Al-Maliki rules out poll on Kurdish independence
AP PhotoIraqi Prime Minister Nouri al-Maliki o rejected an assertion by the country’s autonomous Kurdish region that its control of disputed territory is here to stay while ruling out its chances of holding a referendum on independence.
“No one has the right to exploit the events that took place to impose a fait accompli, as happened in some of the actions of the Kurdistan region. This is rejected,” al-Maliki said in televised remarks. He was responding to remarks by Kurdistan Regional President (KRG) President Masoud Barzani last week that there was no going back on Kurdish rule in the oil-rich northern city of Kirkuk and other towns now defended by Kurdish fighters against militants.
Kurdish forces moved in to Kirkuk and several other areas when federal forces withdrew in the face of a jihadist-led offensive last month. Barzani later told the BBC in an interview that Iraq’s Kurds would hold an independence referendum within months, telling the broadcaster that the time was right as Iraq was already effectively partitioned.
The embattled prime minister also said he hoped to overcome the challenges blocking the formation of a new government, a day after the new Parliament’s first session ended without agreement on top government posts.
“A state of weakness occurred but God willing in the next session [planned for June 8] we will overcome it with cooperation and agreement and openness ... in choosing the individuals and the mechanisms that will result in a political process based on ... democratic mechanisms,” said al-Maliki.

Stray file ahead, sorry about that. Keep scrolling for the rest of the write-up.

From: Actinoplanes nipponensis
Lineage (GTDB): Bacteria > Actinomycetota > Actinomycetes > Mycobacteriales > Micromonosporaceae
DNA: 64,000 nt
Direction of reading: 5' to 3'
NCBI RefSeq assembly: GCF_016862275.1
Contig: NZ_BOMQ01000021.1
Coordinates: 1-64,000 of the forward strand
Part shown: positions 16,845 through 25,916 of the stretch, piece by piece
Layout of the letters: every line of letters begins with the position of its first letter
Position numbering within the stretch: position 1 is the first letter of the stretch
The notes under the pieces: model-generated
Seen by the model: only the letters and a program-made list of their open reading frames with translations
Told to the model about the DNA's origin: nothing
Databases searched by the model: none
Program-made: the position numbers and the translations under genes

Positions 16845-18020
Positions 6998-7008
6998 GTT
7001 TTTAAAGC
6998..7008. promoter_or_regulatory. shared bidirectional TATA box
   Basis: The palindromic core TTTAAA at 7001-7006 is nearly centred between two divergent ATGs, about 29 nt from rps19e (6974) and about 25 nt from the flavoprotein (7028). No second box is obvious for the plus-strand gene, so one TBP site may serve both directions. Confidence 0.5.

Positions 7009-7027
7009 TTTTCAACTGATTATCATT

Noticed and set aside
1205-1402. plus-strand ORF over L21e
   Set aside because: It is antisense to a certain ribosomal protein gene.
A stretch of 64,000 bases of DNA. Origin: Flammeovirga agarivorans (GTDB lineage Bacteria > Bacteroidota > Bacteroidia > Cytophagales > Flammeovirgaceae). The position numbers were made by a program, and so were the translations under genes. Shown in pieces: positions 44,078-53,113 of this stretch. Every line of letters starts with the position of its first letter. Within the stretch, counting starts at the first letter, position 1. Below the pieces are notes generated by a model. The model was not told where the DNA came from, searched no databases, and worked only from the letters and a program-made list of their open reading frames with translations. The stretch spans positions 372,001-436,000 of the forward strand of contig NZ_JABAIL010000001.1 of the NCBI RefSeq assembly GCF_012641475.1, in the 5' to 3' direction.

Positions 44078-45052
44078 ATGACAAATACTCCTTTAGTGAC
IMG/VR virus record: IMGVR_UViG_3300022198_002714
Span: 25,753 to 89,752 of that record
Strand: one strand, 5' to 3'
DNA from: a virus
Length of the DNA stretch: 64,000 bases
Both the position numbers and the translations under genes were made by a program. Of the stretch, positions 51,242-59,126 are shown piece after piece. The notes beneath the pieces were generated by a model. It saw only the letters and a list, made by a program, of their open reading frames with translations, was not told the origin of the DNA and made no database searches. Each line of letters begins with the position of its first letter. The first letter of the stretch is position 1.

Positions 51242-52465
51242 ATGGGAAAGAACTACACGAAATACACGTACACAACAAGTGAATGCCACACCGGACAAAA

Sunnis and Kurds abandoned the first meeting of the new Parliament after Shiites failed to nominate a candidate for prime minister. The Shiite parties are deadlocked over al-Maliki’s ambitions for a third term, and who would replace him. Al-Maliki’s statements came after the United States and the United Nations sharply criticized Iraqi leaders, warning that time was running out after chaos in Parliament.
Washington warned that “time is not on Iraq’s side,” with State Department spokeswoman Marie Harf calling for “extreme urgency.”
U.N. special envoy Nickolay Mladenov said Iraqi politicians “need to realize that it is no longer business as usual.” Under a de facto agreement, the premier is a Shiite Arab, the speaker Sunni Arab and the president a Kurd. Al-Maliki also offered a general amnesty in a rare conciliatory move to undercut support for militants.
His surprise move appeared to be a bid to split the broad alliance of jihadists, loyalists of executed dictator Saddam Hussein and anti-government tribes that has captured large chunks of five provinces, displacing hundreds of thousands of people.
“I announce the provision of amnesty for all tribes and all people who were involved in actions against the state” but who would now “return to their senses” – apart from those involved in killings, al-Maliki said.